Shrikhand Puri
Shrikhand Puri

One of the most prominent parts of this ceremony is the special foods they serve. The foods include Shrikhand with Poori (A sweet dish and a type of Indian bread) and Pooran Poli or Soonth Panak and Chana. When the Gudhi is erected, people offer prayers to Lord Brahma. People of each town get together and perform special rituals.

The Story of Ugadi

In Karnataka, Andhra Pradesh, and Telangana, the Ugadi festival symbolizes the new year. Likewise, Gudhi Padwa this ceremony is on the first day of Chaitra. They celebrate the beginning of the spring day-long performing traditions and rituals. Ugadi mythology is based on Lord Brahma’s creation of the universe too. He went on to create days, weeks, and months to keep track of the time. The first day of creation is believed to be Ugadi. The literal meaning of the word “Ugadi” originates from a Yugadi in the Sanskrit language, which is merged from the words Yuga (which means period) and Adi (which means the beginning). So Ugadi means the beginning of time.

How to get ready for Ugadi?

People prepare for the festival by taking a head bath before the break of dawn. They get dressed in their best traditional costumes. Cooking the special dish named “ Ugadi Pachadi” is a part of traditions too. The food ingredients are raw mango, neem, jaggery, tamarind, chili, and salt. This food’s flavor has a concept that clarifies life is a delicious mixture of happiness, sorrow, anger, fear, and surprise. It’s a special food on a special day in the year to remind us that life has a variety of different feelings. The point is to learn how to keep up with the varying emotions of life.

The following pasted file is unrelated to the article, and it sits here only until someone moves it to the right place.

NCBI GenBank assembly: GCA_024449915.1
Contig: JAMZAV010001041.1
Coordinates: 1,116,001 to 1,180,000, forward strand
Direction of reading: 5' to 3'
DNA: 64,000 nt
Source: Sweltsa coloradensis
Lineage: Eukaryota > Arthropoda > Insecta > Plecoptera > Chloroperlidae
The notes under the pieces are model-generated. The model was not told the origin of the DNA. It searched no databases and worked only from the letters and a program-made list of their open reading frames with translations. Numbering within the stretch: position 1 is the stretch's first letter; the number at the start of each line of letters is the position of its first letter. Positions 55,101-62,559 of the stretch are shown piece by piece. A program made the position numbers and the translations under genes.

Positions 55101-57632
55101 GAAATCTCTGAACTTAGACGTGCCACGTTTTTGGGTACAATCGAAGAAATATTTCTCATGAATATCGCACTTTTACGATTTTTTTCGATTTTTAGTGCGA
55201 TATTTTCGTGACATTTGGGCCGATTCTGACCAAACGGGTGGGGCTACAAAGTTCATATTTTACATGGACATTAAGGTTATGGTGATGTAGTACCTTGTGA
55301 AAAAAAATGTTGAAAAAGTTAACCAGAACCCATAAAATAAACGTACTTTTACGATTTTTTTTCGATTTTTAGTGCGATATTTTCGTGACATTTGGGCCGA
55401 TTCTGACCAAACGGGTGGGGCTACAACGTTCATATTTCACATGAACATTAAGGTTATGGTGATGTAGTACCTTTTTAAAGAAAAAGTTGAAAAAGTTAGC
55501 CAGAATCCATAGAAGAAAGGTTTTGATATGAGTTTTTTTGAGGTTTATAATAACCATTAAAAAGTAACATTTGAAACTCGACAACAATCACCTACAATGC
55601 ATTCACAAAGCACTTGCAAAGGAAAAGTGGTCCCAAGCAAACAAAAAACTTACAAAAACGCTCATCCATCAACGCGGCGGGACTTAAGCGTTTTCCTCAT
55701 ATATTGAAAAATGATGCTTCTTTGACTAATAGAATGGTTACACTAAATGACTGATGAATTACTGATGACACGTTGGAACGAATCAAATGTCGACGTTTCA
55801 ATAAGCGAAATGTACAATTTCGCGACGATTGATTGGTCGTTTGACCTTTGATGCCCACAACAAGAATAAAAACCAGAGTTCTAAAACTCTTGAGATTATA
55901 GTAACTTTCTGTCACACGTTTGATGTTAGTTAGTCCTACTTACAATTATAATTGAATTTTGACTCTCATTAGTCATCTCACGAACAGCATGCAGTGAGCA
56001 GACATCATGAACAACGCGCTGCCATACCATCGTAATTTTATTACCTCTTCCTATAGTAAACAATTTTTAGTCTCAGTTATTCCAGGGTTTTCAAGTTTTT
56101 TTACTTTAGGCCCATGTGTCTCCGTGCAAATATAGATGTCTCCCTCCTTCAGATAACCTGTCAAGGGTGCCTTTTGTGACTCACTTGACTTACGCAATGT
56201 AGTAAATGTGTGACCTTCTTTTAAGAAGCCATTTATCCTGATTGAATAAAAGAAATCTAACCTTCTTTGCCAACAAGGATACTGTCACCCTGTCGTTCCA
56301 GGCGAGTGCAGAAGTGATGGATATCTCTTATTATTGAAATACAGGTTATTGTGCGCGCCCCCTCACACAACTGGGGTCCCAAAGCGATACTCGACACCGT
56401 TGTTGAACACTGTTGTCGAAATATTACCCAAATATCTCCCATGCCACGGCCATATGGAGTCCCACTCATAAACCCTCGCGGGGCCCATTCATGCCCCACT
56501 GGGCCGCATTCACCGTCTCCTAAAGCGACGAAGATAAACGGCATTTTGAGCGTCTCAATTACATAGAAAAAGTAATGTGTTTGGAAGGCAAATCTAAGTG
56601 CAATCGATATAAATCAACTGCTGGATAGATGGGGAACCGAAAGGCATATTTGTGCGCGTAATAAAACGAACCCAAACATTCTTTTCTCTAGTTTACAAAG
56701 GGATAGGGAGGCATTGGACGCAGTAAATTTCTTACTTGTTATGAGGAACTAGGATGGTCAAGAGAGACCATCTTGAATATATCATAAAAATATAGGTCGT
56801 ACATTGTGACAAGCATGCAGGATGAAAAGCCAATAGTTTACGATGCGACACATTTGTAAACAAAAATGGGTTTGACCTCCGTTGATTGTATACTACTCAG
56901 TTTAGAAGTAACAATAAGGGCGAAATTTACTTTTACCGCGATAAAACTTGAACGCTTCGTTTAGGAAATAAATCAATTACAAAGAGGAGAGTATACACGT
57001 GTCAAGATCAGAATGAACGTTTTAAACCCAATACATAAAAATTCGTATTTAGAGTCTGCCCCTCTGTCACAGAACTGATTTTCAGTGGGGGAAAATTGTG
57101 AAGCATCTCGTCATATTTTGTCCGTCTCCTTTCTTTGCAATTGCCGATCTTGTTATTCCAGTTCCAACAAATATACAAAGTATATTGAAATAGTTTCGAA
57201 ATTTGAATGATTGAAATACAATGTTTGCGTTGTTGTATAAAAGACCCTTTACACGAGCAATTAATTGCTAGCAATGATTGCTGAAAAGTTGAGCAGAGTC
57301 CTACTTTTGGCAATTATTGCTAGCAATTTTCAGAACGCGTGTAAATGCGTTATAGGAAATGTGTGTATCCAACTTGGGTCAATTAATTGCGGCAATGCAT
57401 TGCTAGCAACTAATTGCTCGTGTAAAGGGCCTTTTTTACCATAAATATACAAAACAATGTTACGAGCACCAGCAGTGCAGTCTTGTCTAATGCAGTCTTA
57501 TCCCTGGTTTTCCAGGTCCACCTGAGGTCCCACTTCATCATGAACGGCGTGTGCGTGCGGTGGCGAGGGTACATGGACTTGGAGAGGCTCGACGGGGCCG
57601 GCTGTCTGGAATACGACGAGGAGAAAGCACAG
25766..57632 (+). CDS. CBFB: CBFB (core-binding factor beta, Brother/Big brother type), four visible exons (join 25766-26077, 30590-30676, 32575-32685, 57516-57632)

Designing and decorating

The decoration of houses in Ugadi is mango leaves, which decorate the house entrance to please Lord Kartikeya and Lord Ganesh, who both are believed to be fond of mangoes. Mango leaves also symbolize a good yield. Like Gudhi Padwa, making Rangolis outside of the house is an essential part of this Indian New Year celebration. Panchanga Sravanam is one of the most popular rituals of Ugadi in which a Pundit predicts the future of each member of a family. Kavi Sammelanam is another ritual in which people engage in literary discussions and recite poems.

Jaggery, Traditional Indian Food for Ugadi

Everlasting Happiness

There are other New Year-related ceremonies in India too. They can be on the same day with Ugadi and Gudhi Padwa or other days during the year based on the history of the celebration, culture, and religion of communities and the calendar they follow. Diwali, Navreh, and Nowroz are some of them. Due to the many religions and lifestyles practiced in India, every day can be a special day based on a specific calendar. Indians know how to be happy; this rich culture made them happy people and brought everlasting happiness to their lives only if they want to take these reasons as serious things to consider.